To be or not to be husband material, that is the question. As a child, I can recall hearing my mother, and aunties talk about what constitutes a good man but I must admit, I never quite understood what it meant to them, nor its connection to potential marital bliss. As an adult, I’m still not entirely sure my life experience has been able to shed any additional light on the topic.
Now of course one can assume that a man who is husband material can mean a myriad of things. He’s good-looking, gainfully employed, has all of his teeth, attends church (if that’s your thing), good to his mother, and treats women with respect. My romance narrative, however, isn’t the same as the women who’ve had an impact on my life. With that being said, I struggle with the question of how are we, as same-gender-loving men, defining the concept in a modern age without subscribing to heteronormative ideals as a blueprint for love and happiness?
When I started ruelon.com, my intention was never to focus on dating and relationships. After unwillingly accepting the reality of existing in a world with Covid-19, it has taught me and many others, to never say never. Quarantining while gay has forced me to pay closer attention to the social media activity of many men and one consistent theme I’ve noticed as of late, is the declaration of a few proclaiming to be hubby material.
We love the people in our lives who gave us our first introduction into what romantic life can be, but it’s time to make our own rules and define what desirability in a significant other means to us.
In the gay community, it often feels as if there are endless lists of must-haves one may feel pressured to comply with the hopes of seeking validation. Having a six-pack, being beautiful, ageless, and dallying with a full social calendar, to name a few. This is on top of the traditional values we’ve inherited from family and culture that are not always in alignment with how we live, and love. Are we now adding “must be” hubby material to be the complete and perfect package? Although most men realize these traits are steeped shallow tropes, is the coveted status of hubby material one more unrealistic item to check off on our list to live a life that mirrors that of our parents?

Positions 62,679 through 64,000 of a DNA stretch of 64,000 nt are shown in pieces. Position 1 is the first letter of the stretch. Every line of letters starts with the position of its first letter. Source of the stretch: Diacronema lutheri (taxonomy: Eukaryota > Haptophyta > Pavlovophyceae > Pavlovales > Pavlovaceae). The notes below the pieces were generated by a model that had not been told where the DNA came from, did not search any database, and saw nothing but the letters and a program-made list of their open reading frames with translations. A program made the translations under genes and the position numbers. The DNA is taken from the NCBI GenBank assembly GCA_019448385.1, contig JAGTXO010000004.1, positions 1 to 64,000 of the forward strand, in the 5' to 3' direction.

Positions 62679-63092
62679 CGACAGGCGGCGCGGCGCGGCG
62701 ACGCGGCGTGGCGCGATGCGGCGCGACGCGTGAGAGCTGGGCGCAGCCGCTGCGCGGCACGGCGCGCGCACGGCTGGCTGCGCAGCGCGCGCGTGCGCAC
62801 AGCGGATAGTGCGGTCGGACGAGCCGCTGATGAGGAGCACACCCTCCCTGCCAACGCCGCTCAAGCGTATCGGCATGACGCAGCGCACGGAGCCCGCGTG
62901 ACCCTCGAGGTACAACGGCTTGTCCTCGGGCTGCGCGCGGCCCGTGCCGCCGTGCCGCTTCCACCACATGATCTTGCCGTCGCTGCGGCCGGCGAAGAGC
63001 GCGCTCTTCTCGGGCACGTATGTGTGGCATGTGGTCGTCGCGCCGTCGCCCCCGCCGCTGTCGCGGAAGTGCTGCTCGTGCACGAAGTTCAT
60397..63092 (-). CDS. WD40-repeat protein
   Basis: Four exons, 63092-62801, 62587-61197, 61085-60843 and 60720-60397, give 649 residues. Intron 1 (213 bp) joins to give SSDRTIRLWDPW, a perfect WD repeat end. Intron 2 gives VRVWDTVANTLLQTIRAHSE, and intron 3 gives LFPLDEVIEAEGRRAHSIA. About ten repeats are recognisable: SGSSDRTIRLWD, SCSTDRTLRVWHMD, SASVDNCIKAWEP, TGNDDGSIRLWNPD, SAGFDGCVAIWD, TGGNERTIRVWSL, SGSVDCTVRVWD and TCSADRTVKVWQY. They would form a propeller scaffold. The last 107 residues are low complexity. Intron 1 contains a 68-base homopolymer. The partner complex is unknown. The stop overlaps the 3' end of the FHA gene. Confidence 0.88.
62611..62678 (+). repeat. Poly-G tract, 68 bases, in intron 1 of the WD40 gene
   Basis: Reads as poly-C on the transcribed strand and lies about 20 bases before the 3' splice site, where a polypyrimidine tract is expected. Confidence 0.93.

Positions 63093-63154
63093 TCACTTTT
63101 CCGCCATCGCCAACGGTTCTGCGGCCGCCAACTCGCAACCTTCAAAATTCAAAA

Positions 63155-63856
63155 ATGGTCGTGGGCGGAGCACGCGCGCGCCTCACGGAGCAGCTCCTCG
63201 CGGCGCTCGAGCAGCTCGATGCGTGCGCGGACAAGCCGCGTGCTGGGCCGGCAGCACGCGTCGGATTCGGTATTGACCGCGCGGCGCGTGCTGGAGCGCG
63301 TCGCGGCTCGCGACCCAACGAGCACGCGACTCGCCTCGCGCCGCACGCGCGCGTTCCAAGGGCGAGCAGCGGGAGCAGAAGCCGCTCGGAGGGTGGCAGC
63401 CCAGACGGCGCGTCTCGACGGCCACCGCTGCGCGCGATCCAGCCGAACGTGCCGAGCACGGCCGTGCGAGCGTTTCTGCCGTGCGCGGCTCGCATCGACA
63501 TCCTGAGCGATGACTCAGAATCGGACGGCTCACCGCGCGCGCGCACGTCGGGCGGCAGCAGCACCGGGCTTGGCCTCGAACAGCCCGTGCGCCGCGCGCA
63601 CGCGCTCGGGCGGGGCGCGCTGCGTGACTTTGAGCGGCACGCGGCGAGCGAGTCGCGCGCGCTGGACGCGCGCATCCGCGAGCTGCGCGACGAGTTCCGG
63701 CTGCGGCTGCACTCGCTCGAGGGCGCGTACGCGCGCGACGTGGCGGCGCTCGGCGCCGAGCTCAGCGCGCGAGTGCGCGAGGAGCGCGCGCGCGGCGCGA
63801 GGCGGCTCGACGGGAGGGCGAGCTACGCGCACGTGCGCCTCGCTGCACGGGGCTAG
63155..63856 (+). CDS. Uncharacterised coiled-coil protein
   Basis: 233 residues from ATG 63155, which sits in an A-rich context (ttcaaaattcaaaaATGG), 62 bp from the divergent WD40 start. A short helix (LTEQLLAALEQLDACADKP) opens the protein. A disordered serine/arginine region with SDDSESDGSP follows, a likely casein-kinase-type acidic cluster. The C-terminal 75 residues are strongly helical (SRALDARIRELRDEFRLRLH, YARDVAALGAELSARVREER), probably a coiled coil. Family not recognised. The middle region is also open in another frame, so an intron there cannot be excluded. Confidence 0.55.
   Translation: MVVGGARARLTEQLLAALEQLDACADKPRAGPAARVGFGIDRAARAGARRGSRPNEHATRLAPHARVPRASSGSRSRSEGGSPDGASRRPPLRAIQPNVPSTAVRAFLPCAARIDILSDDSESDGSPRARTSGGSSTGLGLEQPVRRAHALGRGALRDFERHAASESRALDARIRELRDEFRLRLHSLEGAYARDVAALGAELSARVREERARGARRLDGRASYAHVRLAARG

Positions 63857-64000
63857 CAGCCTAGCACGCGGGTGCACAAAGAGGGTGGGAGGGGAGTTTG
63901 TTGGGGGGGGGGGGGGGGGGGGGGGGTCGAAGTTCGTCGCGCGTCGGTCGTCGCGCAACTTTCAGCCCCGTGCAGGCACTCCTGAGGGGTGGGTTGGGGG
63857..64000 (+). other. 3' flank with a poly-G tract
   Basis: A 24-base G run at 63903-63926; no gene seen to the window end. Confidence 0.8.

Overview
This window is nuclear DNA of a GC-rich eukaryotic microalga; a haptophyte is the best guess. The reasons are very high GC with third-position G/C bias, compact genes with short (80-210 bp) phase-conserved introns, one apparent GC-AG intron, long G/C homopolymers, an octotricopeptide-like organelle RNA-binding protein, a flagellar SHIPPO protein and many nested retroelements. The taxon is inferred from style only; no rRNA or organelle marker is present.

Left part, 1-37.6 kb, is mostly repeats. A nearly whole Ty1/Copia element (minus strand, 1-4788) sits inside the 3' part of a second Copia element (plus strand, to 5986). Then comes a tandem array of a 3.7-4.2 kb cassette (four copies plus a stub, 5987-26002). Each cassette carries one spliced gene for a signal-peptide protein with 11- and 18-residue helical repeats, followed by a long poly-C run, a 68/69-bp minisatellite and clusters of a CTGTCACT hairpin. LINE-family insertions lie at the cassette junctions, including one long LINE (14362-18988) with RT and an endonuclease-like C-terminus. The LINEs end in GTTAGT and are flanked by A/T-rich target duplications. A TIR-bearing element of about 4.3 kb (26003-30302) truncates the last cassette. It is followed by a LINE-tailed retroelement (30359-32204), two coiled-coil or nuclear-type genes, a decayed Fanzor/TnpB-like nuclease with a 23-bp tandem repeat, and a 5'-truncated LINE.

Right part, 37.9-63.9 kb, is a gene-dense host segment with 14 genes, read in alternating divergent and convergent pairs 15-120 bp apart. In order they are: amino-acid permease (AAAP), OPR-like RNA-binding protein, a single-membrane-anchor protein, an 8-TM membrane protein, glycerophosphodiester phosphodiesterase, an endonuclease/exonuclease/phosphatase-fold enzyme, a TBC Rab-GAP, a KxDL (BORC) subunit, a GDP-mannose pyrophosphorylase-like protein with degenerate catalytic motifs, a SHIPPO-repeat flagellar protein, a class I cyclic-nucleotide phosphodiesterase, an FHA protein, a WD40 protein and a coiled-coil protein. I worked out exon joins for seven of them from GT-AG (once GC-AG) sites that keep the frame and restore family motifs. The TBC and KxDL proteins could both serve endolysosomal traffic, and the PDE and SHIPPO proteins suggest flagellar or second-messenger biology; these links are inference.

It’s all in jest I say, as I see several men profess their culinary mastery, home décor skills, thirst trap posts, or the adorable pictures with their children, nieces, and nephews. I’m double-tapping the pics like everyone else which all seem to be accompanied by either implying, or hashtagging #hubbymaterial to prove they’re a catch! As it relates to my tribe, they’re indeed (biased opinion) hubby material. I don’t think we would be friends if they weren’t. I take pride in witnessing their amazing lives inhabiting the qualities I’ve described above. It’s equally important, however, to present something that transcends potentially misleading attempts to garner attention and dig a bit deeper into the soul.
The things we choose to show on the surface, however, shouldn’t dictate the standards acceptable enough to warrant a life partner.
It’s an admirable feat to know one can hold down a 9-5 gig, sustain regular workouts, and burn on the stove better than most southern grandmothers. I’m in awe of anyone who can master adulting while maintaining a level of sanity in a world that demonizes their very existence. I am curious, however, if the ability to endure, create joy out of adversity, and form family ties within our community might be the qualities we should be boasting about while trying to nab that special guy. We love the people in our lives who gave us our first introduction into what romantic life can be, but it’s time to make our own rules and define what desirability in a significant other means to us.
I’ve observed so much progress since we could get married (thanks Obama). An increase in the number of social media accounts dedicated to gay men of color showcasing their love, engagements, weddings, and even birth announcements. The updates make me proud yet still, I don’t want anyone to be limited to becoming that “It” Instagram couple, or a reimagined version of the Madonna / Whore syndrome.
It’s not that deep right? I mean who doesn’t love posting the evening’s prepared dish of air-fried wings, garlic mashed potatoes, and grilled asparagus? It’s perfectly fine to flex in the mirror after the gym, to show off the fresh fade and beard shape up, or getting your adorable three-year-old niece to do the latest TikTok challenge. The things we choose to show on the surface, however, shouldn’t dictate the standards acceptable enough to warrant a life partner. Maybe our quest to stay sane and motivated in a global pandemic only permits a somewhat restricted glimpse into what makes us special until we can connect with one other in person. When that time comes, and we can lose the masks, will we focus on the unique, substance-based elements of our personality and confidently say, I AM husband material? Hopefully, the answer is yes, and it will be for our self-worth and for the right one to notice.